The first attempt to build, an EU common migration policy started in 1985 with the Schengen agreement - later reinforced on the Schengen Convention in 1990 - which aimed to gradually reduce the focus on the internal borders shifting it to the external ones (Trauner 2013, 3). In 1990, the Dublin Convention (following the Schengen Convention basis) set new regulations. The Dublin system allowed each member state to examine the asylum applications, stated that the first country of access should have the responsibility towards the applicant and introduced the 'third safe country' 7 measure. ( Trauner 2013, 3 & Zhyznomirska 2006,34).
Shortly afterwards, in 1993, the Maastricht Treaty created two intergovernmental departments 8 and identified a number of issues that should be understood as a common burden of EU member states. These issues include the asylum policy, immigration policy and external frontiers (Zhyznomirska 2006,34 & Kaunert & Léonard 2012, 1404).
Despite these steps and efforts to initiate a EU common approach, in the 90's member states still resisted to shift asylum policy to a regional level. Instead, governments continued to act individually, in order to protect their national interests by establishing national laws that restricted more and more the access of asylum seekers to the countries 9. (Hatton 2005, 6-7).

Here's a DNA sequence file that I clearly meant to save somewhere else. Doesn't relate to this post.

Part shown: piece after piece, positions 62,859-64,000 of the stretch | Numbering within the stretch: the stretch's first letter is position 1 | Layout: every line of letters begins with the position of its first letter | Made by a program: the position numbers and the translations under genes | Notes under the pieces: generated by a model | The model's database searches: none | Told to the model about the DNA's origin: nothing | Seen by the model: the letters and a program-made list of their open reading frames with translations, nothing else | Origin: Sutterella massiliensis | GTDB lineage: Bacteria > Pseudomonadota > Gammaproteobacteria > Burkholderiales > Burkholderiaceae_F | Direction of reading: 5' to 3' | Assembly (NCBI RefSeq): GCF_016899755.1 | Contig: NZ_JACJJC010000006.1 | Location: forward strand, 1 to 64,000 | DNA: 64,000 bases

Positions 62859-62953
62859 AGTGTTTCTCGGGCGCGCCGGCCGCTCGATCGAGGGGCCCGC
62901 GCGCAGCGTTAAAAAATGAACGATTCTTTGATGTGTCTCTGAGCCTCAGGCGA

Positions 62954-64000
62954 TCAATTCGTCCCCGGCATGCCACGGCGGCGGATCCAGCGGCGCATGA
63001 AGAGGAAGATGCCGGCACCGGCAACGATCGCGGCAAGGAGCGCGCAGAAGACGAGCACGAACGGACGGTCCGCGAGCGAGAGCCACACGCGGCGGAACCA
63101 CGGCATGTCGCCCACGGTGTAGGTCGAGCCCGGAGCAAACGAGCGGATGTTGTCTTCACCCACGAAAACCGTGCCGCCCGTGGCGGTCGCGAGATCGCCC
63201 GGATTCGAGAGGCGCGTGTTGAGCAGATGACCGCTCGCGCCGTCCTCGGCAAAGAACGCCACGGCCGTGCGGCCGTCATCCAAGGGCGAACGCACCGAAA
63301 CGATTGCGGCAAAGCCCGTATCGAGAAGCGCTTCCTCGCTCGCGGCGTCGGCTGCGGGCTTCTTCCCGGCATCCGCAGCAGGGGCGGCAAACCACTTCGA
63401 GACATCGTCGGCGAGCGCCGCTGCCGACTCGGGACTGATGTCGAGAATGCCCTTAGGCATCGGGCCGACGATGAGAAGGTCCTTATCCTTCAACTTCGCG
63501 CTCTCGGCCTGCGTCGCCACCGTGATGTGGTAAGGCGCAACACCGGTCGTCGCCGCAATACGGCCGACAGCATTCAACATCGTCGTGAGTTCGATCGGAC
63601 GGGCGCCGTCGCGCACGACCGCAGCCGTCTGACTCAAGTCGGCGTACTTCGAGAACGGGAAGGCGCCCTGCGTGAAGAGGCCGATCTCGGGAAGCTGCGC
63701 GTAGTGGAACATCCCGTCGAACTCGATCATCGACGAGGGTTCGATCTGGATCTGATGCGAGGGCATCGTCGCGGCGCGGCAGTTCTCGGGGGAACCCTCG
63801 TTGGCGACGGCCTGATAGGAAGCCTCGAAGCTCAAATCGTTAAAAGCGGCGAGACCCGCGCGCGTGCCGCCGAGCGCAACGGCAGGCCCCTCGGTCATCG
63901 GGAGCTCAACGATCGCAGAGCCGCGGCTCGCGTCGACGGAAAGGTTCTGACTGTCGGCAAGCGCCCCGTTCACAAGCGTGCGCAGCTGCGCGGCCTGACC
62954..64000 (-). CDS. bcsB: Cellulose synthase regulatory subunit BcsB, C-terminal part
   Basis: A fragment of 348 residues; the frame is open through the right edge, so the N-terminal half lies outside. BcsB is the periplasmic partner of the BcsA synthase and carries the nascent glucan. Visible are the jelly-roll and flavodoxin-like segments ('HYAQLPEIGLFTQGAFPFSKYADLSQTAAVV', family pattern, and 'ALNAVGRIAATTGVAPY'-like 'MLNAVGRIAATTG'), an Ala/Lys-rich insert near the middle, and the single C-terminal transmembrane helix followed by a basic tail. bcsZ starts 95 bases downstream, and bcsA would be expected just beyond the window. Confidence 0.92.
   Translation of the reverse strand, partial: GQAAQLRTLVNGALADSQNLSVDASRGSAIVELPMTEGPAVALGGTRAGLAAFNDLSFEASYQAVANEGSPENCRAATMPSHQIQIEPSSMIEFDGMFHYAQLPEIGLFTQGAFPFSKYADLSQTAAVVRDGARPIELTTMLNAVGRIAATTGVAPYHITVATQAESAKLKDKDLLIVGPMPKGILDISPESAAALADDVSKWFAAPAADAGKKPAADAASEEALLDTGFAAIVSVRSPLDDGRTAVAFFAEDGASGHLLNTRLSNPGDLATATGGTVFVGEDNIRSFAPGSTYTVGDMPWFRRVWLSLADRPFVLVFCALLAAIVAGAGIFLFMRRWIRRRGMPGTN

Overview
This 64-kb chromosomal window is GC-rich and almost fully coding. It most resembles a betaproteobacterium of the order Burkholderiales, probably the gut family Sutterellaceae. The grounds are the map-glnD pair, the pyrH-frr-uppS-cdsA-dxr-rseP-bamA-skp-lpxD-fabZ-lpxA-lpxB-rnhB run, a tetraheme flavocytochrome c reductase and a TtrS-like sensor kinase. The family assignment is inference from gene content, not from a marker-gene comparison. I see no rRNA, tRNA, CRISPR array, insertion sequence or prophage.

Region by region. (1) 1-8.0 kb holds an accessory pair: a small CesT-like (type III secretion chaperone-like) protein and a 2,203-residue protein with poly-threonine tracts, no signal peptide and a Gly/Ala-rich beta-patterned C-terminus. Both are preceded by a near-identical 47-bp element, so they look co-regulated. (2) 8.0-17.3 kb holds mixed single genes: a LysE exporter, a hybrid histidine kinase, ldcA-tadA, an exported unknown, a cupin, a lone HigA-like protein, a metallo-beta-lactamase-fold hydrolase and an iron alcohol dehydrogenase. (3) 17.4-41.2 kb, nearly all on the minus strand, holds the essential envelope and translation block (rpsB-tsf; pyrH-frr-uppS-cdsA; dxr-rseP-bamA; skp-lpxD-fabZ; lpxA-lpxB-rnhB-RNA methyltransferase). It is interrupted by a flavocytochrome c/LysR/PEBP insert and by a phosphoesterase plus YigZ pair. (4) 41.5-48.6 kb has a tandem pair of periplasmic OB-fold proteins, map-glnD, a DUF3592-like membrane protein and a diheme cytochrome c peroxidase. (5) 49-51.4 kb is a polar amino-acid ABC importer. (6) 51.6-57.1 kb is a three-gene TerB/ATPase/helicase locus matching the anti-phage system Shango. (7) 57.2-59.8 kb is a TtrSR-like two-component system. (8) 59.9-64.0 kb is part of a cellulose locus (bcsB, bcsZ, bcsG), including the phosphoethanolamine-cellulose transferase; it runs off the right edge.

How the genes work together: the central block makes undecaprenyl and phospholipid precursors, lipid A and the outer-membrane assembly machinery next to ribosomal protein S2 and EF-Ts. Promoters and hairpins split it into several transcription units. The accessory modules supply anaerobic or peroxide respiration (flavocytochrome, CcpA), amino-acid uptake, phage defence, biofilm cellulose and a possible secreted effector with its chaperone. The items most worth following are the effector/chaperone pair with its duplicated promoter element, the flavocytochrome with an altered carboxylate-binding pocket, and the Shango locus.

However, by the end of the decade two important steps were taken in order to change the diversification of EU members laws towards asylum seekers. The 1997 Treaty of Amsterdam declared that the EU should perform as an unit - “single protection area” - for asylum seekers/ refugees, according to 1951 Geneva Convention and the common values shared by the member states (Persson 2011, 22). The process for a harmonisation of EU policies started when the Amsterdam Treaty came into force in 1999 requiring more involvement of the supranational institutions (Trauner 2013,9). Starting from this moment, the importance of these institutions increased more and more 10, restricting the intentions of the national policy makers, who's concern was to develop more restrictive regulations for asylum seekers (Kaunert & Léonard, 2012 1405-1406). In 1999 the European Council Meeting of Ministers at Tampere was held in Finland.
This meeting reinforced the commitments of a common EU approach and proposed the creation of Common European Asylum System (CEAS) according to the “full and inclusive” implementation of 1951 Geneva Convention - basically the principle of non-refoulement.